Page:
Encounter Killings’ is the term used to describe extrajudicial killings by the police or the armed forces when they encounter the alleged criminals or suspected gangsters. In India, the death sentence can be awarded only on the rarest of the rare instances – by the Supreme Court of India – after following the due process of law. The term extrajudicial killing is used for executions done by the state outside the due process of law.
As per the Supreme Court of India, every death at police hands must be recorded and investigated by an independent agency or a police unit not involved in the case. The guidelines, in brief, are as follows:
- Tip-offs about criminal activities must be recorded either in writing or electronic form. If pursuant to a tip-off the police use firearms and this results in the death of a person, then an FIR initiating proper criminal investigation must be registered.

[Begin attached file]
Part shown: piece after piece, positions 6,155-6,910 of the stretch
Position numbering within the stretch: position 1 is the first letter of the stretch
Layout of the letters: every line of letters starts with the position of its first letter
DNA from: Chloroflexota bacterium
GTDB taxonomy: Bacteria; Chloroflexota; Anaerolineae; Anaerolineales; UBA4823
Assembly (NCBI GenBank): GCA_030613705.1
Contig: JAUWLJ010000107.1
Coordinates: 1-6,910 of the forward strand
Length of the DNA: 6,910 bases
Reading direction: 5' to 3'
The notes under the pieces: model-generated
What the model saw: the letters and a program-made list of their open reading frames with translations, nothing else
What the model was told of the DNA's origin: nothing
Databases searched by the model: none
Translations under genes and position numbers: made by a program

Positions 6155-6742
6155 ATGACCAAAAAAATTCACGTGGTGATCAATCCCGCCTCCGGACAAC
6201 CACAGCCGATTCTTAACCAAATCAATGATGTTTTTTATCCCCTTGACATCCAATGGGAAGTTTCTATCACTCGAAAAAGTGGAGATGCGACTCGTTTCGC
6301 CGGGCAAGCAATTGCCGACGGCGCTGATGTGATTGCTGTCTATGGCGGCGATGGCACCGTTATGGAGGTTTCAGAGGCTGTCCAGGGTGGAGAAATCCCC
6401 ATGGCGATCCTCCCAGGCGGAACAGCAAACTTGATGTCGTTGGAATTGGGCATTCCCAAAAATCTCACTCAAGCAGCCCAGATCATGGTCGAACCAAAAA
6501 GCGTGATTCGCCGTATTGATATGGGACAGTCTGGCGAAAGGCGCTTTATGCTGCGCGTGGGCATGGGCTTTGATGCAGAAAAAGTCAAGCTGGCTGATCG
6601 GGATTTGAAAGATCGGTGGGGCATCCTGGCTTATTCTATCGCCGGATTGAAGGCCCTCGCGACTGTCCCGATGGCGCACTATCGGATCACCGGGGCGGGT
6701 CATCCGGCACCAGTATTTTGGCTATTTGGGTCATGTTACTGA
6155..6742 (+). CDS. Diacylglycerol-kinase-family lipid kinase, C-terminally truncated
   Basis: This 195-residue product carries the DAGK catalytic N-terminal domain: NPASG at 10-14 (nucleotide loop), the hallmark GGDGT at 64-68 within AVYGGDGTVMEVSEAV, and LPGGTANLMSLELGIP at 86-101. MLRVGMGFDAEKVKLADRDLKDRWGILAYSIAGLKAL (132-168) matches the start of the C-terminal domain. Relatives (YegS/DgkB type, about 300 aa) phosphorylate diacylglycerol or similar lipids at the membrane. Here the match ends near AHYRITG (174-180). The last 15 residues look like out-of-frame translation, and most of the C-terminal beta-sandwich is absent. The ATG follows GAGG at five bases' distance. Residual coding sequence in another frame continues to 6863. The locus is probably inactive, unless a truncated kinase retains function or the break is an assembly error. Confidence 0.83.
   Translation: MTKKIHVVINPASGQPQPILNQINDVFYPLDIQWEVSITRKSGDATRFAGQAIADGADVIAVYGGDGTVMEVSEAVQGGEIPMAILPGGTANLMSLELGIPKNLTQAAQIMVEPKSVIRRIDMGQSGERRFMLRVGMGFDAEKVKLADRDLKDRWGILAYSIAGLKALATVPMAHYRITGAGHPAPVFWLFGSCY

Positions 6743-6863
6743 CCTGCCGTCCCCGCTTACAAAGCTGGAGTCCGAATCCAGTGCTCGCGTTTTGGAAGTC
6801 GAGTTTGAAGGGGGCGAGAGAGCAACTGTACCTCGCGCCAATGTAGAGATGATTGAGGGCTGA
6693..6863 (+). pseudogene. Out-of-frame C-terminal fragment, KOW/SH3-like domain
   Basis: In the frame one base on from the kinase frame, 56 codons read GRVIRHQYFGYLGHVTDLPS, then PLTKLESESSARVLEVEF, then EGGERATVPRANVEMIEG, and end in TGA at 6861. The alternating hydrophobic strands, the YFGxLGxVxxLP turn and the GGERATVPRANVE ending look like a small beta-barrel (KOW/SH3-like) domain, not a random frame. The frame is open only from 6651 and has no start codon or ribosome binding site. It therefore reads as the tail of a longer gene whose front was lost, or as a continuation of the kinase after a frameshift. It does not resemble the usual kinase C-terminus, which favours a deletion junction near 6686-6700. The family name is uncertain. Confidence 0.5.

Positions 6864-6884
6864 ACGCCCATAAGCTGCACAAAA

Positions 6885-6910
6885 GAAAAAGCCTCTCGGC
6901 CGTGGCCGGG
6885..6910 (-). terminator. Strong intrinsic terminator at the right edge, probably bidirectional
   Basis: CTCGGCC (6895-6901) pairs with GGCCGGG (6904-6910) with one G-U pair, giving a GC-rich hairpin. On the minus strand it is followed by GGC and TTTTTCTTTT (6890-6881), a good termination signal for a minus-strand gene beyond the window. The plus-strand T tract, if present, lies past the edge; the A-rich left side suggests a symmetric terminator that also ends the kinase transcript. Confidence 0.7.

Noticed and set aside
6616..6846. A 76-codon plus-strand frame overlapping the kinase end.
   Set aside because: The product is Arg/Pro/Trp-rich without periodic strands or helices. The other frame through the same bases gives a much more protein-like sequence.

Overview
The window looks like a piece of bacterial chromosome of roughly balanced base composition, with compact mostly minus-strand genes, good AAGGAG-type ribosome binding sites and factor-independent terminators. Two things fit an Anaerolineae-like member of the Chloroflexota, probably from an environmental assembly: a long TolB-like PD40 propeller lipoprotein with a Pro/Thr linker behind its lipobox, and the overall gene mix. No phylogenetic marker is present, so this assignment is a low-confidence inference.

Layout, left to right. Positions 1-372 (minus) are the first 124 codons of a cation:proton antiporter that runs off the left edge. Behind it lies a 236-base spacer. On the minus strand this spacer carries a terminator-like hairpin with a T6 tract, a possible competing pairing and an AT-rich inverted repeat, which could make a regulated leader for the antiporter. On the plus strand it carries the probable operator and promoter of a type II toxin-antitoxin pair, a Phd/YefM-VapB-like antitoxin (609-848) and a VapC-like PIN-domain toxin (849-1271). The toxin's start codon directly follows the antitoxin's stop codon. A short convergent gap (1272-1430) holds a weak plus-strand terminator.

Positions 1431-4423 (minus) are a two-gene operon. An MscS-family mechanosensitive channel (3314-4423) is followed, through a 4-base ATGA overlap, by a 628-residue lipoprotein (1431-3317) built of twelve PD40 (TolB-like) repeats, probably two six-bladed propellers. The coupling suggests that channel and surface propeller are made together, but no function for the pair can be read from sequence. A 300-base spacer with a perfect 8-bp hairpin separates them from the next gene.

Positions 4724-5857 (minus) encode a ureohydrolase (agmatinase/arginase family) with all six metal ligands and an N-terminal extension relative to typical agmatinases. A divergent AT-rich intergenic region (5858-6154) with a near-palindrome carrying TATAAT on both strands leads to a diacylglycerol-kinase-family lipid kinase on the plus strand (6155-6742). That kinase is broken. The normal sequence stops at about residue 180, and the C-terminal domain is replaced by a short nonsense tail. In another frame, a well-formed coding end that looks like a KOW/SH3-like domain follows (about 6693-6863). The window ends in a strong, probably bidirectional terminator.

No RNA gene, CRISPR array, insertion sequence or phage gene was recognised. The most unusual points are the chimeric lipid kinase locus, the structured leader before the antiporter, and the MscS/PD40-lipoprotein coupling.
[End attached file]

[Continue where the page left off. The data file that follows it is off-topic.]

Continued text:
- The investigation into such death will be done by an independent CID team which has to fulfil eight minimum investigation requirements.
- A mandatory magisterial enquiry into all cases of encounter deaths.
- The NHRC or State commission must be immediately informed of the encounter death. Medical aid to injured victim/criminal and a magistrate should record his statement.
- Ensure forwarding FIR and police diary entries to court without delay. Expeditious and proper trial.
The case originated with a Public Interest Litigation (PIL) filed by the People’s Union for Civil Liberties (PUCL) before the Bombay high court, which later came to the apex court in appeal. PUCL had challenged the genuineness of at least 99 so-called encounters — staged killings — between the Mumbai Police and alleged criminals resulting in their deaths between 1995 and 1997.